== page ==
- ---Allen in North Wales, PA
Answer. Botryosphaeria is a canker caused by growing conditions so bad it should kill the plants, but they hang on long enough to die of an unpronounceable disease instead. As with most of these kinds of problems, the answer is to simply give the plants what they want and go home early.
And what these plants want is a naturally rich, acidic soil; they LOVE growing in a mix of half milled peat moss (available in those big bricks at garden centers) and half compost. If they're available alone,those three-year-old leaves should BE compost by now (unless they still look like leaves, then find real compost). The lake bottom stuff might be good topsoil or it mightbe really polluted; either way, you don't need it here.
I love raised beds for annual flowers and veggies, but prefer in-ground planting for these kinds of perennials in the North; their legendarily shallow roots could freeze if that bed kept them above ground during a really severe winter. Dig a VERY wide hole—don't just plop them into a little island of good soil or their roots won't travel outside of it—throw away all the nasty clay you encounter and break up the stuff at the bottom with a garden fork for good drainage. Although they are thirsty, these plants can't stand wet feet, which unimproved clay soil virtually assures.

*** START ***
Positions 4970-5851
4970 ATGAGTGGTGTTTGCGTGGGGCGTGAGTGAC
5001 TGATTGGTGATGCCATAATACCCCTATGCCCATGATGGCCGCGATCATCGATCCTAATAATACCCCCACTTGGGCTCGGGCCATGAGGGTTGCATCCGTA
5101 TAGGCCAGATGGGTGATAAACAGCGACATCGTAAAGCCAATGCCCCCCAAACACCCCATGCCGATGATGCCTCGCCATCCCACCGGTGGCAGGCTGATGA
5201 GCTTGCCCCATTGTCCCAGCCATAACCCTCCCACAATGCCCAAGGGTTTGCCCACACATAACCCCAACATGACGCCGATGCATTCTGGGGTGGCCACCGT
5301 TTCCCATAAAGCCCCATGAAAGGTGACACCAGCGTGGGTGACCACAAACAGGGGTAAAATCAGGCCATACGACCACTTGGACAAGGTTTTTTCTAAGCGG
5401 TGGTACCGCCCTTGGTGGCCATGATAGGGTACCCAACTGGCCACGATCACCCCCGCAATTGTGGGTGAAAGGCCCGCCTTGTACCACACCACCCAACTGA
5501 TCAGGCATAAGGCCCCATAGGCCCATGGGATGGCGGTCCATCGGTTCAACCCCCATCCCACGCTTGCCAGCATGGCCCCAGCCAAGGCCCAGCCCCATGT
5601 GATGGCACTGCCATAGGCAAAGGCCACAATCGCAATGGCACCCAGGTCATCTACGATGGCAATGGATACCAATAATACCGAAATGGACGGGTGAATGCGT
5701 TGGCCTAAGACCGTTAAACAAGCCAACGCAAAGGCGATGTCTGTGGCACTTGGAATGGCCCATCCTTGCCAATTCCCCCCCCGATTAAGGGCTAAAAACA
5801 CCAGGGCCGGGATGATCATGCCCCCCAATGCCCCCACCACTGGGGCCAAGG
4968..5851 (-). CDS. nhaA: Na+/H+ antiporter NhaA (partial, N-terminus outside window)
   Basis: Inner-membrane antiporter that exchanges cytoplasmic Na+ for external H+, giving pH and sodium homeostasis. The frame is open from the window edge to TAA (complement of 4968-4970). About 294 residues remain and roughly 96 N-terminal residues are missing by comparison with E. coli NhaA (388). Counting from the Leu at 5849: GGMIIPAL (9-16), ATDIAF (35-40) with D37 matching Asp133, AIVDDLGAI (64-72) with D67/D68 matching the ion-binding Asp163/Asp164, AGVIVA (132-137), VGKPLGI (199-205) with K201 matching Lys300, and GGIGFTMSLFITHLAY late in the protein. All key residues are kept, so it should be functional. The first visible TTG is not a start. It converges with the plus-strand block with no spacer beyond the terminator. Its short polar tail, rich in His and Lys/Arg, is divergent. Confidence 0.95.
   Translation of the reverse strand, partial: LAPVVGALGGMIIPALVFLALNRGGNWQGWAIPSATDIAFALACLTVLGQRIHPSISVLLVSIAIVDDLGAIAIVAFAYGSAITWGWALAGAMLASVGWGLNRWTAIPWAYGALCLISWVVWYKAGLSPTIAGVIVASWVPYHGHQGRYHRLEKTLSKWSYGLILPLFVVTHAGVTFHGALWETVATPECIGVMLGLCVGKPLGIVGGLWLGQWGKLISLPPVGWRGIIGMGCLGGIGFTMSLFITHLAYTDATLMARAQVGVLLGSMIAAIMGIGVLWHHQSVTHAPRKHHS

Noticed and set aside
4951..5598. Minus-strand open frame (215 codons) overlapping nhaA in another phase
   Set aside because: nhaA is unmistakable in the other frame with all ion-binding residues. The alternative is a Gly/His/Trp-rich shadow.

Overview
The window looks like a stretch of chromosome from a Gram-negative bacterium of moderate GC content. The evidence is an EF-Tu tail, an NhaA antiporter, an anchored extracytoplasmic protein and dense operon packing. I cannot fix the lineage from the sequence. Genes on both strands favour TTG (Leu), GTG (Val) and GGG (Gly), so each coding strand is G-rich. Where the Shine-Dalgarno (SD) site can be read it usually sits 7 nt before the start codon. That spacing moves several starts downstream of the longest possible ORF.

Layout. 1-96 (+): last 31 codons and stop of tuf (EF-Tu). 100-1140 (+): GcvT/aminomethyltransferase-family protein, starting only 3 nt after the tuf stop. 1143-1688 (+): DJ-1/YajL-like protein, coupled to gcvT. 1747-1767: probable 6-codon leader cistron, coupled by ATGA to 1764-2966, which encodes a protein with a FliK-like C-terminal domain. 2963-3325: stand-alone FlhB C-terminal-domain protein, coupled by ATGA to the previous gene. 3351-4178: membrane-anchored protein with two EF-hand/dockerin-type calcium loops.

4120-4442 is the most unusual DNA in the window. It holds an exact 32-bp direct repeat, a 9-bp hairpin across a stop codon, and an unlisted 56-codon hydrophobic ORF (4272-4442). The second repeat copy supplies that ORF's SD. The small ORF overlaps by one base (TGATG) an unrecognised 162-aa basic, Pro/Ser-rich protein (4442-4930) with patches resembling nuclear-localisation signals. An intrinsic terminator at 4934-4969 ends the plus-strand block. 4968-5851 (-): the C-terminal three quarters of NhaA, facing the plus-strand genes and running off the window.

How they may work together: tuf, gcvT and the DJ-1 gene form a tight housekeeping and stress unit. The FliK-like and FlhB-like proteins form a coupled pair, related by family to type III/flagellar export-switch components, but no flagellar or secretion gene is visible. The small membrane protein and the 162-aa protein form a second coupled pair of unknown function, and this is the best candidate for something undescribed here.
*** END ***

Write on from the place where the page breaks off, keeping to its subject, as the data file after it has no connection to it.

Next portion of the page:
Fill the hole with a well-mixed batch of half compost, half peat moss and plant the bushes at least as high above the soil line as they were when you got them. After planting, spread two inches of peat moss around their base, then cover that with an inch of compost. You can substitute a couple inches of shredded oak leaves, pine straw, pine needles or other naturally acidic mulch for this peat/compost mix, butDO NOT use sawdust, wood chips, 'triple-premium shredded bark' or any other kind of wood mulch.